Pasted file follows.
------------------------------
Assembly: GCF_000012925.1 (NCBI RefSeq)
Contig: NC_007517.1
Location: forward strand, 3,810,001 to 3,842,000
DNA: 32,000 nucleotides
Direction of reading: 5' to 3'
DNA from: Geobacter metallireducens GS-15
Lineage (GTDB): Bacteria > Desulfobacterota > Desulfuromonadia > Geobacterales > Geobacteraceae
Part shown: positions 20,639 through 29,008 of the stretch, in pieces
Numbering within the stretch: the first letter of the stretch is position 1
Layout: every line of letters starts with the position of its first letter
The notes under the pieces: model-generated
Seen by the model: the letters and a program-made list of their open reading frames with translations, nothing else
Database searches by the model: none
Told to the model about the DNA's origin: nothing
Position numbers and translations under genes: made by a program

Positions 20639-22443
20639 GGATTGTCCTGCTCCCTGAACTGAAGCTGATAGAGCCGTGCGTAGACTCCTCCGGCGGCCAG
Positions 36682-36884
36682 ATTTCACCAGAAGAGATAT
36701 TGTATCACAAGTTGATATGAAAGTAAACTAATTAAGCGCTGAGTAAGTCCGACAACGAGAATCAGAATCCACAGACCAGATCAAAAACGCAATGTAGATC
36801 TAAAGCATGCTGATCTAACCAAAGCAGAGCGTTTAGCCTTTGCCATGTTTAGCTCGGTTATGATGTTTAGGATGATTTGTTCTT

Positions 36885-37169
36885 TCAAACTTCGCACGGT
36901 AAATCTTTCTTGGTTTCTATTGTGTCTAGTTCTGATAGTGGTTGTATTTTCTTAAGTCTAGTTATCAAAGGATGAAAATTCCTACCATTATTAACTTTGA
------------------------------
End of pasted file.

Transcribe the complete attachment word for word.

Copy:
Assembly: GCF_000012925.1 (NCBI RefSeq)
Contig: NC_007517.1
Location: forward strand, 3,810,001 to 3,842,000
DNA: 32,000 nucleotides
Direction of reading: 5' to 3'
DNA from: Geobacter metallireducens GS-15
Lineage (GTDB): Bacteria > Desulfobacterota > Desulfuromonadia > Geobacterales > Geobacteraceae
Part shown: positions 20,639 through 29,008 of the stretch, in pieces
Numbering within the stretch: the first letter of the stretch is position 1
Layout: every line of letters starts with the position of its first letter
The notes under the pieces: model-generated
Seen by the model: the letters and a program-made list of their open reading frames with translations, nothing else
Database searches by the model: none
Told to the model about the DNA's origin: nothing
Position numbers and translations under genes: made by a program

Positions 20639-22443
20639 GGATTGTCCTGCTCCCTGAACTGAAGCTGATAGAGCCGTGCGTAGACTCCTCCGGCGGCCAG
Positions 36682-36884
36682 ATTTCACCAGAAGAGATAT
36701 TGTATCACAAGTTGATATGAAAGTAAACTAATTAAGCGCTGAGTAAGTCCGACAACGAGAATCAGAATCCACAGACCAGATCAAAAACGCAATGTAGATC
36801 TAAAGCATGCTGATCTAACCAAAGCAGAGCGTTTAGCCTTTGCCATGTTTAGCTCGGTTATGATGTTTAGGATGATTTGTTCTT

Positions 36885-37169
36885 TCAAACTTCGCACGGT
36901 AAATCTTTCTTGGTTTCTATTGTGTCTAGTTCTGATAGTGGTTGTATTTTCTTAAGTCTAGTTATCAAAGGATGAAAATTCCTACCATTATTAACTTTGA